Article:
I love being a lawyer. I truly enjoy my job. The hours, days, weeks and years seem to past by in the blink of an eye because I am having fun. I often happily think, “Maybe I’ll never retire.” There are even times when I find myself telling people, “You should go to law school.” However, whenever someone is seriously considering law school, I find that I am compelled to warn people that law school is a horrible investment.
Whenever someone asks about my decision to attend law school I tell two stories. First, I tell people that I have wanted to be a lawyer since I was a freshman in high school. My high school science teacher, Mrs. Luehmann, was exhausted from debating with me about whether I should get credit for test questions that I had gotten “wrong” that I contended were bad questions for one reason or another, and she remarked in frustration, “you should be a lawyer.” It was not a compliment, and she was not the first person to say this to me. However, that conversation is what stands out, as when I thought, “Maybe they are right. I should be a lawyer.”
Second, I tell people that the signs that I should be a lawyer were present long before high school. In law school, I learned about “legalistic thinking” with the story of a very unhappy rich man who took a vow to the effect of, “If my life ever changes and I become a happy person I will sell my million dollar house and give the proceeds to charity.” Years passed by, the man became truly happy, and someone asked him, “Are you going to live up to your vow?” “Yes,” replied the man. The next day the man sold his house for a dollar and gave the dollar to charity. However, he also required the purchaser to buy his cat, which he sold for $999,999. That’s legalistic thinking.
When I was in fifth grade my teacher, Mrs. Terbilcock, gave my class a vocabulary assignment every day. We had to look up the assigned word in the dictionary, write out the definition on an index card, and then “use the word in a sentence”, which was also written on the index card. The cards were not checked very often or closely (or at least I believed that) and, whenever I was feeling lazy, my sentence was always substantively the same. If, for example, the word was “monotonous”, then my sentence would be, “Brandon looked up monotonous in the dictionary.” If you know a smart ass like me, maybe he or she would also enjoy being a lawyer.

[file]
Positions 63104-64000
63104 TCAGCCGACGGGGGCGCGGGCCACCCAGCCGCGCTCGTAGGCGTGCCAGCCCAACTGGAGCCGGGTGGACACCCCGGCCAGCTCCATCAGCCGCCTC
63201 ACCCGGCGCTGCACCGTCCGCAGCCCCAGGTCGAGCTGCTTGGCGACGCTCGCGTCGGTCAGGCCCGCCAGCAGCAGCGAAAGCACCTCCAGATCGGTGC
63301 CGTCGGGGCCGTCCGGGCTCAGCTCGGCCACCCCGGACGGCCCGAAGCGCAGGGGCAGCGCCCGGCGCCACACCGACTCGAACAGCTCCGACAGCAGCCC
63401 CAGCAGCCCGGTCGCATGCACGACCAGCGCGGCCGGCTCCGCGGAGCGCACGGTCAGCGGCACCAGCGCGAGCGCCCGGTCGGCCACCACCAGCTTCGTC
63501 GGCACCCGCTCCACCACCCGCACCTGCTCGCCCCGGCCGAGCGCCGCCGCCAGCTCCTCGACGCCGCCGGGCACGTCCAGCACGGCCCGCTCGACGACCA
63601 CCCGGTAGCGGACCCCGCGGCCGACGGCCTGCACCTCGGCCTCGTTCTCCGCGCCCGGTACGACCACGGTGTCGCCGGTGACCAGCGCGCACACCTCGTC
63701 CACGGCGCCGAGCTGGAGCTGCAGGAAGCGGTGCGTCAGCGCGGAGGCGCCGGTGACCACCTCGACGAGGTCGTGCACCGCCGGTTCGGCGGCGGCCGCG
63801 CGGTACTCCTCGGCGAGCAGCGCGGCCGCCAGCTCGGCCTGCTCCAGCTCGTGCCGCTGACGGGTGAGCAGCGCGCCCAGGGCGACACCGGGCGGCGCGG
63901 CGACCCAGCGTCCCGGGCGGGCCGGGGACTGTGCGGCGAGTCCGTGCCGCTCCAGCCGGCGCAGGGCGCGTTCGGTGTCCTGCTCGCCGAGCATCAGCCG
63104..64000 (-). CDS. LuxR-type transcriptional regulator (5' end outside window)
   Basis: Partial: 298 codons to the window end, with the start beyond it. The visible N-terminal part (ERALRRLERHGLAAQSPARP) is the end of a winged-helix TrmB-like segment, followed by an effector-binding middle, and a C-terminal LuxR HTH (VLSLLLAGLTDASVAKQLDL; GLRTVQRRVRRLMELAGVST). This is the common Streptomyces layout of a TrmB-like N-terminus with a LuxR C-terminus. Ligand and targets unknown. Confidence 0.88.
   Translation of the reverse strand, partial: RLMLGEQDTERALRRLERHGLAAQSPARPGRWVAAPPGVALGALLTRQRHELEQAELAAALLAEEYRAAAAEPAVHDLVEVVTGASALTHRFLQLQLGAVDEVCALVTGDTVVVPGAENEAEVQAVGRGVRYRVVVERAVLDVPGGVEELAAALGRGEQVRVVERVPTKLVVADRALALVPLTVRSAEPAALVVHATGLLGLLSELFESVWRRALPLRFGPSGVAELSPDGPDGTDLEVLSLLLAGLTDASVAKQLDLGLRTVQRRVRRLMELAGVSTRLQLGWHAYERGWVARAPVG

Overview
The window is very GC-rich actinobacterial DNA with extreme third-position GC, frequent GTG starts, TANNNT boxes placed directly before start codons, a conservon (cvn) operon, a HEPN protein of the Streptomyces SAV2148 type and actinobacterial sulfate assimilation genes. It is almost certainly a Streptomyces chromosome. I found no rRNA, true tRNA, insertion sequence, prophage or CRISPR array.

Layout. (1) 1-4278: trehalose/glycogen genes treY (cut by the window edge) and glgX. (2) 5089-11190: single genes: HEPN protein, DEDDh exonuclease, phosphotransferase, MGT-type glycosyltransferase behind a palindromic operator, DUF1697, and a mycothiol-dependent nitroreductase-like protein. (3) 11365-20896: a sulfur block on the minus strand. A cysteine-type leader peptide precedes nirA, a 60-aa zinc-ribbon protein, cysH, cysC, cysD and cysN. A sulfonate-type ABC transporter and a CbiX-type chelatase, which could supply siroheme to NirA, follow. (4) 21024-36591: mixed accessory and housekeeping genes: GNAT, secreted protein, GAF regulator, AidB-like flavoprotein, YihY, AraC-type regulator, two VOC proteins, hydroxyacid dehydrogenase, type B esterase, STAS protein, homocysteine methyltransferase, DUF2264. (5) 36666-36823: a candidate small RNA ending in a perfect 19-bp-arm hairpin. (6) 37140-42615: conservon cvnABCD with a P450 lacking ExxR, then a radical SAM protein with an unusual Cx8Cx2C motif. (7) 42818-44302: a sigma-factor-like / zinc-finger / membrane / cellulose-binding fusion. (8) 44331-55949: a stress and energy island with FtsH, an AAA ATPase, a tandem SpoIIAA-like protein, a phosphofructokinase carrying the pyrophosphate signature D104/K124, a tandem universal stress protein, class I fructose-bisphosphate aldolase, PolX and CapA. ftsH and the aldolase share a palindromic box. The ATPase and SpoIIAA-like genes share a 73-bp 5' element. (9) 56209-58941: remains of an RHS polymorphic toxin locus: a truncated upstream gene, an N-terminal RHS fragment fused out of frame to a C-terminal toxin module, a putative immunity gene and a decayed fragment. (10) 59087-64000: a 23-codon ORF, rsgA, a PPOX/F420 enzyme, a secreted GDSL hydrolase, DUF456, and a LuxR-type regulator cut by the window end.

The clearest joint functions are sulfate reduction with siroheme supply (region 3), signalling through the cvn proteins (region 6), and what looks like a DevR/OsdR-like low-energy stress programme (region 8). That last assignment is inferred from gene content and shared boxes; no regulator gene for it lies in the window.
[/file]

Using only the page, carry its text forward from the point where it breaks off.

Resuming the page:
However, I must admit that I was also attracted to law because I believed it was a good way to make a lot of money. If you’re a lawyer or you otherwise understand the realities of the law school investment and are laughing at that thought, understand that I began law school around twelve years ago before law school was widely known to be a bad investment. You can make a lot of money as an attorney. You can also make a lot of money as a musician. That does not mean borrowing over $100,000 for law school is a wise decision today. I won’t say don’t do it because I don’t regret it now. But I will say don’t do it for the money because there are better ways to make money. That is, from a financial perspective, there are more certain investments.
Whenever someone says, “you seem to be doing okay.” I say, “That’s true. However, it was a long road getting to where I am today, there were many jobs, many bosses, sleepless nights, and the most important thing… I married well.”
That’s My Argument, and I love you honey!
© October 2014 Brandon J. Evans